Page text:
Women's Day pledge to tackle domestic violence

8th March 2005, Comments 0 comments

8 March 2005, BRUSSELS – Justice Minister Laurette Onkelinx marked International Women's Day by focusing media attention on initiatives to tackle domestic violence.

8 March 2005

BRUSSELS – Justice Minister Laurette Onkelinx marked International Women's Day by focusing media attention on initiatives to tackle domestic violence.

On Tuesday, the Belgian press reported that Onkelinx had organised a conference on violence in the home which had highlighted some of the most effective new ideas for protecting women and men beaten by their partners.

Spanish Justice Minister Juan Fernando Lopez Aguilar was among those who participated in the day in Brussels, informing delegates 73 women were killed in his country in 2003.

La Derniere Heure reported that Belgium also has a problem, even if the situation is "less tragic".

"The official statistics are equally frightening," noted the Belgian daily.

"The number of blows and deliberate injuries in the home between partners and ex-partners is particularly worrying," said Onkelinx.

There were 9,611 cases in 2003, which means 12.54 percent of violence was domestic.

The minister believes that figure under represents the actual scale of domestic violence in Belgium.

She said she wants to implement better means of measuring how effective authorities' methods are at tackling the problem and to keep track of its scale.

"According to a study carried out in 1998, one out of seven women and one out of 40 men will suffer serious physical or sexual violence from their partner," stated Onkelinx.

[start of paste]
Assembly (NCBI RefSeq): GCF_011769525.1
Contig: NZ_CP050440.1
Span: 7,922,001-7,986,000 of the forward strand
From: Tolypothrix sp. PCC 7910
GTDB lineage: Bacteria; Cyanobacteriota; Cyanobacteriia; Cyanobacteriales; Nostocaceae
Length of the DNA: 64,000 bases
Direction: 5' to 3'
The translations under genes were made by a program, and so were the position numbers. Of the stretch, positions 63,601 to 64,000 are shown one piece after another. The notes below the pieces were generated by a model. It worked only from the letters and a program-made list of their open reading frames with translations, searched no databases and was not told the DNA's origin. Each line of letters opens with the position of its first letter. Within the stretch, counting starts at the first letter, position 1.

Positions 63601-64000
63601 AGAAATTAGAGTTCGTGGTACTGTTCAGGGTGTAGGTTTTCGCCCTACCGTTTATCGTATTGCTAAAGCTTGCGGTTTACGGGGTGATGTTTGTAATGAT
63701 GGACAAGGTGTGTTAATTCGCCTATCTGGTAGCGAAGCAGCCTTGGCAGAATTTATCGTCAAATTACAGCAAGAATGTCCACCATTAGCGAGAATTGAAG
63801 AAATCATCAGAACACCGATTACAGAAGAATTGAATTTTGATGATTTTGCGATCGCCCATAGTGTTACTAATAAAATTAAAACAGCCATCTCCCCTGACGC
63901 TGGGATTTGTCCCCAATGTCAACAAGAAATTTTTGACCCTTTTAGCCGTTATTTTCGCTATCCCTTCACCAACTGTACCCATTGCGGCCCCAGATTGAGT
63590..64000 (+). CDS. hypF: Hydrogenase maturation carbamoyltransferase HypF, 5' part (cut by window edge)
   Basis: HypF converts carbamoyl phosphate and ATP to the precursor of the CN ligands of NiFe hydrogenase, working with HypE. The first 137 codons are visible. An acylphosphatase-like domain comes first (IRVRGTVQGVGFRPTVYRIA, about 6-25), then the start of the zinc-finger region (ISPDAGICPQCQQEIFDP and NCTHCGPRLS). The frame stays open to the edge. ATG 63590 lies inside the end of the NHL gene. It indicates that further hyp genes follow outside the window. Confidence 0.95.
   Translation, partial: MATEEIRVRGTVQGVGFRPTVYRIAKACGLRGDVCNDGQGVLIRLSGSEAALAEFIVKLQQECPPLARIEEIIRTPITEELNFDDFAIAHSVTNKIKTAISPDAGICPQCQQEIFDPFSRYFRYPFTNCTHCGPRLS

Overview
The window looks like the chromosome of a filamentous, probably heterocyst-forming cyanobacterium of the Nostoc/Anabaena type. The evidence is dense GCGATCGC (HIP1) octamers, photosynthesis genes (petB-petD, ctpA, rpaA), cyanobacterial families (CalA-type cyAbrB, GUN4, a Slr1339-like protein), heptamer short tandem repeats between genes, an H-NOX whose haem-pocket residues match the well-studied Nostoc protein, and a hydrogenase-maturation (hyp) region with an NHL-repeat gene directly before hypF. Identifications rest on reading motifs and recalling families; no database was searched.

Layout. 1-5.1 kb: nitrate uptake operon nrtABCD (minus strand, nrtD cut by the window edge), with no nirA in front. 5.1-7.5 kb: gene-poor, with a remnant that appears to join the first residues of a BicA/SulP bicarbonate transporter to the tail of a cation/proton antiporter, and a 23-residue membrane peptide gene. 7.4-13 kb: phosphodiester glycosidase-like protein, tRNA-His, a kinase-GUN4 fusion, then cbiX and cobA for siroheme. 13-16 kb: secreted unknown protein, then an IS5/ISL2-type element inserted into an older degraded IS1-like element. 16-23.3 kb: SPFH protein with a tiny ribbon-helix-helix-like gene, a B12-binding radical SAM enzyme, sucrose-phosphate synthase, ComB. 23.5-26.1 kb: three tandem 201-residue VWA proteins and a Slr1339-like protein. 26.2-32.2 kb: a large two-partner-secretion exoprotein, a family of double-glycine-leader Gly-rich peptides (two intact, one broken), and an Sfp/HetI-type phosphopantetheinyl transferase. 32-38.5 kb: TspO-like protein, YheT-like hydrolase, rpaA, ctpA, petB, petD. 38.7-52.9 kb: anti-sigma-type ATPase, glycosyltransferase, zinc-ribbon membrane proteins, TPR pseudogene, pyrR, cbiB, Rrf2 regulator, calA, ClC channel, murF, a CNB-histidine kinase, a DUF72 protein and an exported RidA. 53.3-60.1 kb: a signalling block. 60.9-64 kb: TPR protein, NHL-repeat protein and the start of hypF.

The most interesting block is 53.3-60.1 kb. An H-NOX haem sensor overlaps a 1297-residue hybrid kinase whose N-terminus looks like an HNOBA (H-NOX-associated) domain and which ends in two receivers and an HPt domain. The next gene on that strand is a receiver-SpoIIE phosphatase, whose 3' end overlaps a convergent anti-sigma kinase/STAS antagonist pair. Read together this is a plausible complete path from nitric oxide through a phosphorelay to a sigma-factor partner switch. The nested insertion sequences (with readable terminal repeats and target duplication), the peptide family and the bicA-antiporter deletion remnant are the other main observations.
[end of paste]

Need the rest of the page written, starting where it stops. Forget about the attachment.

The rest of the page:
The minister wants prosecutors to copy the practices of the Liege and Antwerp offices where domestic violence is treated seriously.

In Ghent, La Derniere Heure reported that the police have been using a new scheme to protect women who have clearly dangerous ex-partners.

Since September 2002, 10 transmitters have been available for use in serious cases.

Women are given a necklace which can send a signal directly to the police station.

"The advantage of this system is to ensure an immediate reaction from the police, who will be at the scene within 10 minutes, while it would take more time if the women had to call the usual 101," explained Nienke Kiekens, who manages the scheme.

Meanwhile, Le Soir, in its report for International Women’s Day, focused attention on the fact that women are still suffering discrimination in the workplace and still do twice the amount of household chores.

[Copyright Expatica 2005]

Subject: Belgian news

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